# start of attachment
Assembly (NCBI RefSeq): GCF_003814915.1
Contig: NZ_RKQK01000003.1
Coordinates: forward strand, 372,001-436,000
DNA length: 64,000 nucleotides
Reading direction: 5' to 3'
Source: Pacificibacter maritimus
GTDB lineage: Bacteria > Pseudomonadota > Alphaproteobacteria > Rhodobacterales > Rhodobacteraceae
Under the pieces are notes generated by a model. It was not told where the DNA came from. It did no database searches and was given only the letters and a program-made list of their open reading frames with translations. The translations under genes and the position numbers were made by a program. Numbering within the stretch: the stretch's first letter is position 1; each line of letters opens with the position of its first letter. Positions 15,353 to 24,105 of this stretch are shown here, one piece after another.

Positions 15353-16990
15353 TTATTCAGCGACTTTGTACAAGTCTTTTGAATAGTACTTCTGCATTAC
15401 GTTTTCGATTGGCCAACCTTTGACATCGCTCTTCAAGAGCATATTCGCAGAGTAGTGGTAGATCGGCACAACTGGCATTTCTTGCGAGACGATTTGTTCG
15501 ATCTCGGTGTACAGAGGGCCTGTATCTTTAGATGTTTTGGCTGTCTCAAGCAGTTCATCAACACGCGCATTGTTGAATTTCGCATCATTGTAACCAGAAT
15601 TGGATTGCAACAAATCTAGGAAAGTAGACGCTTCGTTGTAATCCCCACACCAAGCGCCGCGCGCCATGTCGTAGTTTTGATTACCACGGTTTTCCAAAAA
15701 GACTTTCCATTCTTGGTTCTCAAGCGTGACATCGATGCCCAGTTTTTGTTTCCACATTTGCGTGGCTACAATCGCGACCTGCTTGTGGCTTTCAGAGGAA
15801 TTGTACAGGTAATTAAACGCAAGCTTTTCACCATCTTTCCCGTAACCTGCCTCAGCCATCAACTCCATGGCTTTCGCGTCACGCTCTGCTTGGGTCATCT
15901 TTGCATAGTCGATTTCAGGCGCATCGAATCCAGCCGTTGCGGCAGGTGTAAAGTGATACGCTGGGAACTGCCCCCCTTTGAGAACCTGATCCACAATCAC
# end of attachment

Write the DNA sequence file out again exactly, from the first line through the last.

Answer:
Assembly (NCBI RefSeq): GCF_003814915.1
Contig: NZ_RKQK01000003.1
Coordinates: forward strand, 372,001-436,000
DNA length: 64,000 nucleotides
Reading direction: 5' to 3'
Source: Pacificibacter maritimus
GTDB lineage: Bacteria > Pseudomonadota > Alphaproteobacteria > Rhodobacterales > Rhodobacteraceae
Under the pieces are notes generated by a model. It was not told where the DNA came from. It did no database searches and was given only the letters and a program-made list of their open reading frames with translations. The translations under genes and the position numbers were made by a program. Numbering within the stretch: the stretch's first letter is position 1; each line of letters opens with the position of its first letter. Positions 15,353 to 24,105 of this stretch are shown here, one piece after another.

Positions 15353-16990
15353 TTATTCAGCGACTTTGTACAAGTCTTTTGAATAGTACTTCTGCATTAC
15401 GTTTTCGATTGGCCAACCTTTGACATCGCTCTTCAAGAGCATATTCGCAGAGTAGTGGTAGATCGGCACAACTGGCATTTCTTGCGAGACGATTTGTTCG
15501 ATCTCGGTGTACAGAGGGCCTGTATCTTTAGATGTTTTGGCTGTCTCAAGCAGTTCATCAACACGCGCATTGTTGAATTTCGCATCATTGTAACCAGAAT
15601 TGGATTGCAACAAATCTAGGAAAGTAGACGCTTCGTTGTAATCCCCACACCAAGCGCCGCGCGCCATGTCGTAGTTTTGATTACCACGGTTTTCCAAAAA
15701 GACTTTCCATTCTTGGTTCTCAAGCGTGACATCGATGCCCAGTTTTTGTTTCCACATTTGCGTGGCTACAATCGCGACCTGCTTGTGGCTTTCAGAGGAA
15801 TTGTACAGGTAATTAAACGCAAGCTTTTCACCATCTTTCCCGTAACCTGCCTCAGCCATCAACTCCATGGCTTTCGCGTCACGCTCTGCTTGGGTCATCT
15901 TTGCATAGTCGATTTCAGGCGCATCGAATCCAGCCGTTGCGGCAGGTGTAAAGTGATACGCTGGGAACTGCCCCCCTTTGAGAACCTGATCCACAATCAC